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by Carol Sweda

Sunday nights have improved dramatically with the addition of Once Upon a Time. There isn’t any place you can go where someone isn’t talking about the series on Monday morning.

This cleverly written drama series is set in the town of Storybrooke. The town is made up of fairy tale characters that have no memory of their true identities due to a spell cast by the evil queen and mayor of the town (Lana Parrilla). She is deliciously nasty in this role. The story is split between the fantasy world and Storybrooke as the writers weave the two worlds together exposing characters one by one in each episode.

On the debut episode the only non- Storybrooke resident Emma Swan (Jennifer Morrison) is introduced when her 10 year old biological son Henry (Jared Gilmore) finds her and convinces her to take him back to Storybrooke. Did I mention Henry’s adopted mother is the mayor? Complicating life in Storybrooke further the evil queen’s rival Snow White (Ginnifer Goodwin) and Prince Charming (Josh Dallas) turns out to be Emma’s parents.

The episodes get even better when a second evil character Mr. Gold/Rumplestiltskin played by (Robert Carlyle) with such perfection goes against the mayor.

Scattered in between episodes are character such as Jiminy Cricket, Red Riding Hood, the seven dwarfs and a favorite of mine the magic mirror/Genie (Sidney Glass) love it.. It’s fun to figure out who each fairy tale character is in Storybrooke.

Every week a new fairytale is intermingled with the main characters bringing a new storyline.

I honestly can’t get enough of the series. I can’t wait for Sunday nights and don’t tell anyone but I watch it again on Monday nights. It’s that good a show.

Don’t Be Afraid of the Dark (2011)

Posted: September 10, 2011 by tmepost in Movies, Reviews

                                     

By David Burrola

 Genre: Horror

 Run time: 99 min

 Release: August 26, 2011

 Director: Troy Nixey

 Cast: Guy Pierce, Katie Holmes, Bailee Madison

 Rating: Matinee

A young girl is sent to live with her father in a house he is renovating for auction, with his new girlfriend. As they are settling in, the girl finds a cellar that the father didn’t know about. She unknowingly unleashes creatures that where sealed off years ago after the disappearance of the house’s original owner.

 While not directed by Guillermo Del Toro, Troy Nixey’s style is so much like his that you probably won’t even notice. This film doesn’t go for as many “jump out and scare you” moments. It actually reveals the creatures around halfway through. What they do for the rest of the movie terrifying.

The film’s start is pretty brutal, but classy enough not to show the actual act (for example:  a man is trying to get teeth to appease the creatures in his ash furnace to get his son back). As with most deals with evil beings, this offer to appease them doesn’t work and he’s taken as well (because he didn’t bring children’s teeth).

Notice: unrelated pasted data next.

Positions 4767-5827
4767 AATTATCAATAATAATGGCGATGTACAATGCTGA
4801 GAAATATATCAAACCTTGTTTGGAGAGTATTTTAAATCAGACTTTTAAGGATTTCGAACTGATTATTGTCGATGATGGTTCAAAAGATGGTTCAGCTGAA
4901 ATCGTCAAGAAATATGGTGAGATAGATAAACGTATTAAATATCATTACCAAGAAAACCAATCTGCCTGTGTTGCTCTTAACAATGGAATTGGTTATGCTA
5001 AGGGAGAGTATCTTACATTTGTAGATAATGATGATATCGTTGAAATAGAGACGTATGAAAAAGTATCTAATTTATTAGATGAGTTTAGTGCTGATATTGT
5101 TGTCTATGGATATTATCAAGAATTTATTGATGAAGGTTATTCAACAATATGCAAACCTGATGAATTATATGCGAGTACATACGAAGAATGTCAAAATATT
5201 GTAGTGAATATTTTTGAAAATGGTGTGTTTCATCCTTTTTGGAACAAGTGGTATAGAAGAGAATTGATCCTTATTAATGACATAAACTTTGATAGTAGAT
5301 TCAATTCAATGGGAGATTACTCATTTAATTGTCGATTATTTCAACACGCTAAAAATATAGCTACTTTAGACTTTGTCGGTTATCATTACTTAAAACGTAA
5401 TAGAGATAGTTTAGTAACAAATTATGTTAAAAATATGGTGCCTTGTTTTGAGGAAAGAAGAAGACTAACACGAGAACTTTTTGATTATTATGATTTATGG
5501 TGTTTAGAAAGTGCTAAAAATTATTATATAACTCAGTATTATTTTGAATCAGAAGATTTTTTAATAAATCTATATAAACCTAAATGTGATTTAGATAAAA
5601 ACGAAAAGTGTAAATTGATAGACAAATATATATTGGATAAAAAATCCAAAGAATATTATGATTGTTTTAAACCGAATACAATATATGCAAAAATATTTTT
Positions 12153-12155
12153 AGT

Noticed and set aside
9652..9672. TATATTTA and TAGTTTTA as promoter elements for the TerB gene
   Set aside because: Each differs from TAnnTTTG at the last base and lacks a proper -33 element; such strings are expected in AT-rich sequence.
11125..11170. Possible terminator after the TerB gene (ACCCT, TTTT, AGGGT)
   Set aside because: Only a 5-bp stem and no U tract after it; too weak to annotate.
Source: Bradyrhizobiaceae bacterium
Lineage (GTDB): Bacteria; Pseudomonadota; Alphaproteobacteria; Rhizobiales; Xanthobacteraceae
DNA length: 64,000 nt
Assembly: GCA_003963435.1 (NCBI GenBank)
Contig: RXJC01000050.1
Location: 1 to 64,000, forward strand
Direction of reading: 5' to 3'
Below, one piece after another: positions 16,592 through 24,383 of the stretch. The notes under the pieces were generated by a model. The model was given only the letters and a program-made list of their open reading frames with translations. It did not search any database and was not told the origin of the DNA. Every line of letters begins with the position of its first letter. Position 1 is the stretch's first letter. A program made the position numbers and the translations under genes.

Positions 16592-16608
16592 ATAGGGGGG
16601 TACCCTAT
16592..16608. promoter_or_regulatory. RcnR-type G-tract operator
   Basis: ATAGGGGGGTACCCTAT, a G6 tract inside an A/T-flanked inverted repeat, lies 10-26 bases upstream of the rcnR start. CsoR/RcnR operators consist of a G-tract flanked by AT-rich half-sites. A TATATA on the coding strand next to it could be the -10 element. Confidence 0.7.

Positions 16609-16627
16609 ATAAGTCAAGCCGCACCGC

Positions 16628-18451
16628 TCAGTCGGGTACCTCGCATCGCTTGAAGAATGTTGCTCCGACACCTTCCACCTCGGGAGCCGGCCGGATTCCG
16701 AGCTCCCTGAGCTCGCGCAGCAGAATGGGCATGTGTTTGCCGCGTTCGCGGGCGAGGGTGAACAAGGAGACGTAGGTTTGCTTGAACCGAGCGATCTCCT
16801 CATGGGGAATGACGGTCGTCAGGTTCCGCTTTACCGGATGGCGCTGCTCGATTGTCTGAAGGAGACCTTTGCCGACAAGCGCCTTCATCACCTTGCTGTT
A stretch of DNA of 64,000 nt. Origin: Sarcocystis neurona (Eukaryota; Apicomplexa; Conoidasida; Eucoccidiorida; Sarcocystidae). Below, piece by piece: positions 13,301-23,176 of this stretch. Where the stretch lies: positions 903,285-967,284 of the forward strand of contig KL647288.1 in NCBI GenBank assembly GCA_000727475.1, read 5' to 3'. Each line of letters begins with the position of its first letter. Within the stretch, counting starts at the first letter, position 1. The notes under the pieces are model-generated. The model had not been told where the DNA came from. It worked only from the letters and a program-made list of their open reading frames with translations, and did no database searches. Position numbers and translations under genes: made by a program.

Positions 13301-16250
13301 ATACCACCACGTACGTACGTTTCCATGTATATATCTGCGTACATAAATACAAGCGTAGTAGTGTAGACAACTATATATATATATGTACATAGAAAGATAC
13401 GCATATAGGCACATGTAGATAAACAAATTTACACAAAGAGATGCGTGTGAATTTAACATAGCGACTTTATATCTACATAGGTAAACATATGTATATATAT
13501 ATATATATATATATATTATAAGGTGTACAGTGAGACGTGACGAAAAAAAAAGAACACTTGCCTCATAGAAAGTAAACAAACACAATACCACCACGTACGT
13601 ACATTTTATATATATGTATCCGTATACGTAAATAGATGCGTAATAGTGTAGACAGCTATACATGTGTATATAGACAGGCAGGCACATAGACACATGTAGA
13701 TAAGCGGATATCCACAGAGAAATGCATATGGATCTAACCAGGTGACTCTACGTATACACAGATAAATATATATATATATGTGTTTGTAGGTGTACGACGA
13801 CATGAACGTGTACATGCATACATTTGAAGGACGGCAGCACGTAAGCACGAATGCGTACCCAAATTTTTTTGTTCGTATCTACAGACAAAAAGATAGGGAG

It jumps ahead to many years later when the main protagonist, young Sally (Bailee Madison) is on a plane and headed to see her father (Guy Pierce). She’s also greeted by her dad’s new girlfriend Kim (Katie Holmes) who tries to break the ice by giving her a teddy bear that has a voice box saying “I love you”. That goes on to make you hate any toy that can talk for the rest of your life.

The scares in Don’t Be Afraid of the Dark aren’t about gore or boogey man kinds of things. It is more about that feeling you had when you were a kid, that something wrong and something was there but you couldn’t see it. Of course, with Sally’s case, they actually talk to her.

 The plot here goes on with strange things that happen after Sally after she finds the basement from the opening of the film.  The furnace in the basement has now been bolted shut. She opens it (of course) and lets out the little things that took the former owner before. From here, mischevious acts occur ;like Kim’s clothes being shredded. The blame was put on Sally because of these creatures. All the while she learns that they’re not really out to be her friend and that they just want her to come down into the basement. It is revealed later on what they are and why they want Sally.

 The build up to many of the scares are well done, and are derived from old school scriptwriting mechanics. Once the antics of the creatures are revealed this makes it more goofy than scary. The acting is also well done, and there is a surprising twist at that end that’s not incredibly stupid or heavy handed like any M. Night Shyamalan story.While this would be considered more a suspense movie a horror flick, the movie is worth watching.

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